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TOON LEVEL: 2
INTEREST LEVEL: Age 4+
READING LEVEL: Grades 1-2
LEXILE LEVEL: GN 90
GUIDED READING LEVEL: G
AUTHOR: Geoffrey Hayes
DIMENSIONS: 6" x 9"
SERIES: Benny and Penny
About the Book
How can Benny pretend to be a brave pirate when his pesky little sister, Penny, wants to tag along and is always asking for a hug? He tries to lose her, but when he does, he starts to feel a little lost himself. Penny proves her bravery and saves Benny from a bug. They hug as Benny explains he was only pretending she bugged him.
Our Benny and Penny in Just Pretend Common Core Guide contains the ELA Common Core Standards, a Lesson Plan, and Student Activity Sheet to support standards-based instruction in the classroom. Our free guides are designed by a team of passionate literacy experts who specialize in classroom instruction for grades K-3.
Just for Kids...
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About the Author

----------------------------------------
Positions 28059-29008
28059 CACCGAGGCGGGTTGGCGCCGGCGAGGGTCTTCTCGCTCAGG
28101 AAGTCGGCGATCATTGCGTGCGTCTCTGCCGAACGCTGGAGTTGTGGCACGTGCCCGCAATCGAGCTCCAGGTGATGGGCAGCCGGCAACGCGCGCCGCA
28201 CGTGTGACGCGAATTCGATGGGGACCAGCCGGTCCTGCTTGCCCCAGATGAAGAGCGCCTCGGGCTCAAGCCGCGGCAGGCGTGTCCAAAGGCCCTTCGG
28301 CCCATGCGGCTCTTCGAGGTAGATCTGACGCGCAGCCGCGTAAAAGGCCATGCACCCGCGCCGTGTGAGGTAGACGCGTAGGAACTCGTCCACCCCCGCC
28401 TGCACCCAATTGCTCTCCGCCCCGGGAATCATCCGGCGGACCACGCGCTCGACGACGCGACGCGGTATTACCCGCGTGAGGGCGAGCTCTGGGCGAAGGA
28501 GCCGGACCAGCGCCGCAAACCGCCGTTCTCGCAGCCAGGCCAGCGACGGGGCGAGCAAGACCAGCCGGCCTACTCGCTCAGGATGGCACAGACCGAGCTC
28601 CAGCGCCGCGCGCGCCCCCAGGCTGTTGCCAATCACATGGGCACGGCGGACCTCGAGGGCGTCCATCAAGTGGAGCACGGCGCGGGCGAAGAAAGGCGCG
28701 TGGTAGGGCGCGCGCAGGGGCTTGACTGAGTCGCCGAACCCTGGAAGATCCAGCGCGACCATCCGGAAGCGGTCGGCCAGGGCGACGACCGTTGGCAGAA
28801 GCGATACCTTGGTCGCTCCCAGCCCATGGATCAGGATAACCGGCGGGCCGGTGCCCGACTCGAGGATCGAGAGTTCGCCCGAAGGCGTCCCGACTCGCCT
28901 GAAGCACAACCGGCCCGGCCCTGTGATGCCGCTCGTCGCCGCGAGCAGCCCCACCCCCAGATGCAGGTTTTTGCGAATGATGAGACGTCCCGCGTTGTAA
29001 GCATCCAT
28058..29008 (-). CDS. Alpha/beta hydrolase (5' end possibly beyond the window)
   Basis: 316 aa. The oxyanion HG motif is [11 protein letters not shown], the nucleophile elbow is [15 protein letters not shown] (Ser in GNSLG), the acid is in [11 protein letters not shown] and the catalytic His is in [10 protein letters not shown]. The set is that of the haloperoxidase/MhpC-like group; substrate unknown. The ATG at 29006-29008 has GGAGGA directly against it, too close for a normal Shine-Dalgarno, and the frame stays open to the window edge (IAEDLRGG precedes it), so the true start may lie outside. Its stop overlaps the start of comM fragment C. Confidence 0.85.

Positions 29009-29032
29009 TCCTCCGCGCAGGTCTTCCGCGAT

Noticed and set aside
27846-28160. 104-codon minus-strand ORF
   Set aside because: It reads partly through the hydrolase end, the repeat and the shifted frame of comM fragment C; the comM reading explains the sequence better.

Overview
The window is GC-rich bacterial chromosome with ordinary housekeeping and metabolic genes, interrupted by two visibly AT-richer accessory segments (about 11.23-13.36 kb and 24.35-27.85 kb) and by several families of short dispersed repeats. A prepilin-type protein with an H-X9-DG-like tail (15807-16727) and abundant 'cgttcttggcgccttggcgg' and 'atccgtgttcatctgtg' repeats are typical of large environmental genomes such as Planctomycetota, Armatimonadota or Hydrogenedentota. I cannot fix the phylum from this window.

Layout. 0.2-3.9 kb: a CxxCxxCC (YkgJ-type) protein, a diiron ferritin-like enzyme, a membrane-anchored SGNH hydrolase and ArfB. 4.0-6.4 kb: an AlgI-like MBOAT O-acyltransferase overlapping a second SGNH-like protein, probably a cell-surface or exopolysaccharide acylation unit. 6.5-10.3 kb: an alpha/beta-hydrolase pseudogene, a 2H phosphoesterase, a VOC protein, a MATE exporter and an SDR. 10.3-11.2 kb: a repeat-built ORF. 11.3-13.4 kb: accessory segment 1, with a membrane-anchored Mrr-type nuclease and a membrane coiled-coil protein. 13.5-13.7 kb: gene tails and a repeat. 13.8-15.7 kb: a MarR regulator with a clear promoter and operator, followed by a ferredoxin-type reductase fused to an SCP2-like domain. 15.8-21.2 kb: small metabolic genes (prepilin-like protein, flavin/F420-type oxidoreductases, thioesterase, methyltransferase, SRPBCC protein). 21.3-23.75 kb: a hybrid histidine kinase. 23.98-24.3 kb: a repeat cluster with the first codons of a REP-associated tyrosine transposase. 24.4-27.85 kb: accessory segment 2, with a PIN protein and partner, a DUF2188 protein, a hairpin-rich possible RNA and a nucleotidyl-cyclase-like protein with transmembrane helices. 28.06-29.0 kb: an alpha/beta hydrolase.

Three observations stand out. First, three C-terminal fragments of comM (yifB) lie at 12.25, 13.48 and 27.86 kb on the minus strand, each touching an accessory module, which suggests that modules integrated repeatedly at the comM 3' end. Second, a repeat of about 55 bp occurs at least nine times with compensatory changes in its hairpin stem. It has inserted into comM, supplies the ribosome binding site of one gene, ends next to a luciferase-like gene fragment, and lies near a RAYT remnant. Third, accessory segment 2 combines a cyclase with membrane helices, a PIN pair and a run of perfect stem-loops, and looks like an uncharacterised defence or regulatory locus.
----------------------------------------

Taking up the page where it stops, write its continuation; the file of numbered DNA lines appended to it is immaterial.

Bestselling author Geoffrey Hayes has written and illustrated over forty children's books, including the extremely popular series of early readers Otto and Uncle Tooth, the classic Bear by Himself, the Patrick Bear books, and When the Wind Blew by Caldecott Medal-winning author Margaret Wise Brown.
His TOON Book series of Benny and Penny books has garnered multiple awards. In 2009, Benny and Penny in the Big No-No! received the Theodor Seuss Geisel Award given by the American Library Association for "the most distinguished American book for beginning readers published in English."
"The sweet, delicately colored illustrations have an old-fashioned feel that gives the familiar sibling story a timeless quality, while the simple yet varied panel arrangement allows even very young children to understand the difference between a comic and a picture book. The text uses a limited but rich vocabulary with sufficient repetition to help with word recognition, and children will easily grasp the message while appreciating Benny’s change of heart at the story’s close. A charmer that will invite repeated readings."